Taking a holiday is something many of us look forward to. It is both subjectively good for us and crucial for our mental and physical health. Regular breaks from work or study are associated with higher life and work satisfaction and promote a healthy work-life balance. 

However, after a holiday or a more extended break, many of us feel our motivation has completely evaporated. We find it hard to begin, feeling lost and wondering what is the point of even doing what we are doing. There are many ways of getting our motivation back on track, but why do we lose it in the first place? Here are the most popular post-holiday work feelings:

“What’s even the point?”

After a holiday, it is common for people to feel like nothing in their work has any meaning and isn’t that important anymore. How motivated we feel is proportionally related to how much time we spend doing something and how important we think it is. Before the holiday, we were in a routine where we did our work, training or study, ticked the boxes, and completed the tasks. We go back home and we rarely have enough time to reflect collectively on what we have done and achieved.

Taking time off changes our perspective and shifts our priorities: from meeting that deadline to spending more time with the family, from attending meetings and making plans to attending dinners, having fun, or simply lying on the beach with a nice book. We have much more time for reflection and self-evaluation. This may encourage us to consider big existential questions like “What am I doing with my life? Am I happy, etc.” 

Another reason why we feel like our work has lost meaning is because, during a holiday, we are psychologically distant from our work or development goals. We have detached ourselves from our initial plans, big dreams and desires. When we are back at work, it may cost us some effort to convince ourselves again that what we are doing does matter and is impactful. 

One way to give meaning to our work is to make a list or recall all the things and achievements we have completed before going on vacation. Talking to a colleague or someone we admire will help us reconnect to our goals and may even inspire us. Picking a new skill or a course might be an excellent way to get our interest back into the subject, without the feeling that we have to do the same boring things. 

“It is just overwhelming.”

Another reason we may feel unmotivated to work is the feeling of being overwhelmed when we see the amount of work and e-mail piled up in our absence or simply knowing that a big and complicated project is coming up. The motivation to complete a big project successfully is intrinsically related to at least two things: the act of working on the project (or practising the actual activity, for example, working out) and the potential success of the project/activity. If we focus only on the amount of work to do, without any specific plan, the mountain will seem too high to climb. As a result, we will likely procrastinate. Instead, we should divide the big project into small achievable to-do’s: start with the most straightforward tasks with the highest probability rate to be completed successfully and in a relatively short time frame. This will bring back our motivation and confidence in our abilities.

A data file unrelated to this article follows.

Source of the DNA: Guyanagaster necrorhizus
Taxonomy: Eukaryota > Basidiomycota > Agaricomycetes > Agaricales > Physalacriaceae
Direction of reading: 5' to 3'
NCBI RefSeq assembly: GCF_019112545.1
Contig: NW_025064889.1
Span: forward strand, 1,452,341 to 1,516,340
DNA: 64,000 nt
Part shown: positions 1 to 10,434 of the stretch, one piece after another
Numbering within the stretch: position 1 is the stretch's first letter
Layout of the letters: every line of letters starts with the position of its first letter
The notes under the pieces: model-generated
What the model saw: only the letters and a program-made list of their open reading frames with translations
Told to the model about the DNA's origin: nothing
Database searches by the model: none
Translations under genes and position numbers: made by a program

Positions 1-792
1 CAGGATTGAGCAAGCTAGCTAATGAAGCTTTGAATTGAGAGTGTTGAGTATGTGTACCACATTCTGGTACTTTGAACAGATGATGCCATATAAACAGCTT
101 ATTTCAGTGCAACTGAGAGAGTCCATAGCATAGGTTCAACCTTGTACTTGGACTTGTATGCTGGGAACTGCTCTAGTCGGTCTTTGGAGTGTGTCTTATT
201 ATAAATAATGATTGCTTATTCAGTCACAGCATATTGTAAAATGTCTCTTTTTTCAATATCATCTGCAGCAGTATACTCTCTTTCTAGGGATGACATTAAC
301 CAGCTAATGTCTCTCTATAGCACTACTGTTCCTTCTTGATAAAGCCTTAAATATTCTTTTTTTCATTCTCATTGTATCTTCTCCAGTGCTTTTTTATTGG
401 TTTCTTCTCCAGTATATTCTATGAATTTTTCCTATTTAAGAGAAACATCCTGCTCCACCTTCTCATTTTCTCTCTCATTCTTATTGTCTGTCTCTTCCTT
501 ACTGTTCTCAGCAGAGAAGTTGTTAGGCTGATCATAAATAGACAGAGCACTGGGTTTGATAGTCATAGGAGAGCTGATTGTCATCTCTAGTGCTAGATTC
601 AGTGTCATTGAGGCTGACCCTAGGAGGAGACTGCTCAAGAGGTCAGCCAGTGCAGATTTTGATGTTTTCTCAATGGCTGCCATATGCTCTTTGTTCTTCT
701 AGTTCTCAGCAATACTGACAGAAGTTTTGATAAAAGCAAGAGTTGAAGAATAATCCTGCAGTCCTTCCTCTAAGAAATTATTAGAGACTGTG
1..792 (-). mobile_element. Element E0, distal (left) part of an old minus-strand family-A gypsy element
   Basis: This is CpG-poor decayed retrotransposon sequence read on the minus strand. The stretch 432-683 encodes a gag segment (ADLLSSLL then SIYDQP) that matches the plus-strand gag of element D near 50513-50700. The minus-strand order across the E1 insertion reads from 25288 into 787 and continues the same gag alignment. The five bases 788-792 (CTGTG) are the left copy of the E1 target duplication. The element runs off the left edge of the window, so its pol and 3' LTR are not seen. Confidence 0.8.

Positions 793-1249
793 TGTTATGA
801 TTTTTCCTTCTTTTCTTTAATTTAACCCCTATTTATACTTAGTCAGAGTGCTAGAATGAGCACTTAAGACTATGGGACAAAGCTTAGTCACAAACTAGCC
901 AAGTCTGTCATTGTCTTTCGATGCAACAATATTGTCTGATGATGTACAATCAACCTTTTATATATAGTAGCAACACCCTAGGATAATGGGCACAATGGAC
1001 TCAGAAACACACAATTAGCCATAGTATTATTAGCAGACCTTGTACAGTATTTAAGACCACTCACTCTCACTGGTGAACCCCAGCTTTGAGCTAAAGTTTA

“I can’t get into the zone.”

We are back at work, and we have made a plan, but the execution is simply not as smooth as before. The state of flow is a state of total and energetic immersion in the current activity we are occupied in. However, the prerequisite to achieve such a state is to do something that we find challenging enough. If we want to go back to such a state, it might be a good idea to pick up a new skill or competence required for the current project. Introducing some (relatively challenging) novelty to learn will trigger our motivation and keep us interested in the task at hand. 

Finally, we should also expect that getting back to work after a long break will take some time. Let’s have an understanding of ourselves and others and acknowledge that we do need a transition period.

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Resources used:

Markman, A. (2019). Bring Your Brain to Work: Using Cognitive Science to Get a Job, Do it Well, and Advance Your Career. Harvard Business Press.

Nakamura, J., Csikszentmihalyi, M. (2014). The Concept of Flow. In: Flow and the Foundations of Positive Psychology. Springer, Dordrecht. https://doi.org/10.1007/978-94-017-9088-8_16

Trope, Y., & Liberman, N. (2010). Construal-level theory of psychological distance. Psychological Review, 117(2), 440–463. https://doi.org/10.1037/a0018963

Suzuki, W. (2021). Good Anxiety: Harnessing the Power of the Most Misunderstood Emotion. Simon and Schuster.

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